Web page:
What’s the cleanest big city in the U.S.? How about the dirtiest? In our July issue, we decided to find out, by analyzing data to score each of the 50 largest cities on air quality, water quality, industrial pollution (toxics), Superfund sites, and sanitation. Rather than just the cities themselves, we looked at metropolitan areas, which include surrounding counties and suburbs. (This can have a real effect on a place’s score; Chicago, for example, has excellent water but its score is brought down by problems in the outlying areas). Because we only looked at the 50 largest places, there may be smaller cities that are much cleaner or dirtier than these—and because the scores represent relative rankings, that a city comes in first or last in a given category does not necessarily mean it’s perfectly pristine or dangerously filthy.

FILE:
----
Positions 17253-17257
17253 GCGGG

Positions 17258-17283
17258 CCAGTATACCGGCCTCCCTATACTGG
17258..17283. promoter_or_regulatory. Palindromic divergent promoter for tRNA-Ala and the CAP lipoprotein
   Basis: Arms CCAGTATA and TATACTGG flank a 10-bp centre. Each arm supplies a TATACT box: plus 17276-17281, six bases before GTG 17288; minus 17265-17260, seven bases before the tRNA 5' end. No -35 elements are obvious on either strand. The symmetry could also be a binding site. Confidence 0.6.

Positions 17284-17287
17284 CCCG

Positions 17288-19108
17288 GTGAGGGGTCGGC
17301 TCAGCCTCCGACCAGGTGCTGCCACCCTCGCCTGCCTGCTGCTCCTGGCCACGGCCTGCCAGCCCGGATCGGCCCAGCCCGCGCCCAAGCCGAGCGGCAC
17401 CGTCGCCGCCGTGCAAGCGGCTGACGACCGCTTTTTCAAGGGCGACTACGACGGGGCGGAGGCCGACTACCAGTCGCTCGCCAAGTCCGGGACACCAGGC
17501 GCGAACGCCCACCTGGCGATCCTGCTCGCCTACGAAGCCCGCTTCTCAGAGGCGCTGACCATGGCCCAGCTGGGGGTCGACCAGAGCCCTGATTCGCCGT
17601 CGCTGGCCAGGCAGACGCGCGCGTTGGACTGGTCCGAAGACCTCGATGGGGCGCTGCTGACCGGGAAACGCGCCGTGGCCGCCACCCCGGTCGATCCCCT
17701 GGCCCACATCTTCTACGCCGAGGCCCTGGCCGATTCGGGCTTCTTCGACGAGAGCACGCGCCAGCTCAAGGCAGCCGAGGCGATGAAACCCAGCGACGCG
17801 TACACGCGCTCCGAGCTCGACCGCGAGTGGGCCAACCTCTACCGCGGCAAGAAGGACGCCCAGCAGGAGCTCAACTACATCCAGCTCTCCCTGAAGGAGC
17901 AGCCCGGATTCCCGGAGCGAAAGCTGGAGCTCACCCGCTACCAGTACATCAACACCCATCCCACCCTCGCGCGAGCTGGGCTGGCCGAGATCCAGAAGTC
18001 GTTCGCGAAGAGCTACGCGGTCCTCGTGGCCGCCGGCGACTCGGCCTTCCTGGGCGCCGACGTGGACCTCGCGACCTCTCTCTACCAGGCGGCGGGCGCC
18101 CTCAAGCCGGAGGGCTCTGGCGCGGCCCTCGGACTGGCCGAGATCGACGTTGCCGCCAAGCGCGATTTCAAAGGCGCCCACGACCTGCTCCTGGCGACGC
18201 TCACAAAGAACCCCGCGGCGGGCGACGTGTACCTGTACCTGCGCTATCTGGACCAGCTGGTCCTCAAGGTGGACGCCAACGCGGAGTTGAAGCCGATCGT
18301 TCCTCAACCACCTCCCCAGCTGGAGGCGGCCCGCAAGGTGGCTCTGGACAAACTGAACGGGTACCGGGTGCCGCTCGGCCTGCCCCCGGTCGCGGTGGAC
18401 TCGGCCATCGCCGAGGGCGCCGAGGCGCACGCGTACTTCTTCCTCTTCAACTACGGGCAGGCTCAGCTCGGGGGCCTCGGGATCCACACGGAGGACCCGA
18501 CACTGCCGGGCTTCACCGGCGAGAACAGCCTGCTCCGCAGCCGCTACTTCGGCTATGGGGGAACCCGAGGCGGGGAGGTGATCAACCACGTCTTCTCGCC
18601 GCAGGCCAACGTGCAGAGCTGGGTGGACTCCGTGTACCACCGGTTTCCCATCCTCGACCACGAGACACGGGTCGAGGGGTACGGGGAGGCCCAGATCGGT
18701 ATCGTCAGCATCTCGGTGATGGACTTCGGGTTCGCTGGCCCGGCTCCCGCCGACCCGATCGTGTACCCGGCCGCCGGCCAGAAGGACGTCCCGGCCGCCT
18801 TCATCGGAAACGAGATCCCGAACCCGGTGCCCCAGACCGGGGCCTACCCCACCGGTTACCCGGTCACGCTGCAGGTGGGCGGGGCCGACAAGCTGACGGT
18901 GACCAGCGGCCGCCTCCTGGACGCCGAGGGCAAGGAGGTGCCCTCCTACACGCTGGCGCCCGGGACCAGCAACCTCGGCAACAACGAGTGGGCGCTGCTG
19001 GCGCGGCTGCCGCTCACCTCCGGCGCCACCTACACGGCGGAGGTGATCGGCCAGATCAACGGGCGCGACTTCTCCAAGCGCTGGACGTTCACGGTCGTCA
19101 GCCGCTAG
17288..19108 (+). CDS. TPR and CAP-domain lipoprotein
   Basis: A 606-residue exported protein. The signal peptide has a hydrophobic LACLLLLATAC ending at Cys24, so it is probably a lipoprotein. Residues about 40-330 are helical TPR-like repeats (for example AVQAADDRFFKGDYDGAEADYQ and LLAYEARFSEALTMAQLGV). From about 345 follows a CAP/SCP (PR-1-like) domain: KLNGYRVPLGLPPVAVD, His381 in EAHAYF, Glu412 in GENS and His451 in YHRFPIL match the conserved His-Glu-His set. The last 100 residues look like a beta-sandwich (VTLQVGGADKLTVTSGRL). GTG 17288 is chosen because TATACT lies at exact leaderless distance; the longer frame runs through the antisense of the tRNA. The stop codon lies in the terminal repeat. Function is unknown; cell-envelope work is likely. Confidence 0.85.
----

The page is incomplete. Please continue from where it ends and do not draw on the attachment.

HOW WE SCORED: Metro areas earned points on a scale from 1 to 50 in each category, with the numbers reflecting a city’s ranking next to the other places. Since it’s a 50-city survey, the cleanest in a category got 50 points. Next, to get a preliminary score, we weighted the five categories in terms of the health threat each one posed relative to the others (the weighting was further adjusted for cities with no sanitation data.) Water and air scores, for example, got twice the weight of sanitation scores, since it’s of little value to have pristine streets if what you drink and breathe are killing you. To get final scores, we averaged all the points for each city.
Here, then, is our list of the 50 largest metro areas in America and how they compare. Higher total numbers mean a cleaner city.
|Salt Lake City||26||50||2||14||42||30.00|
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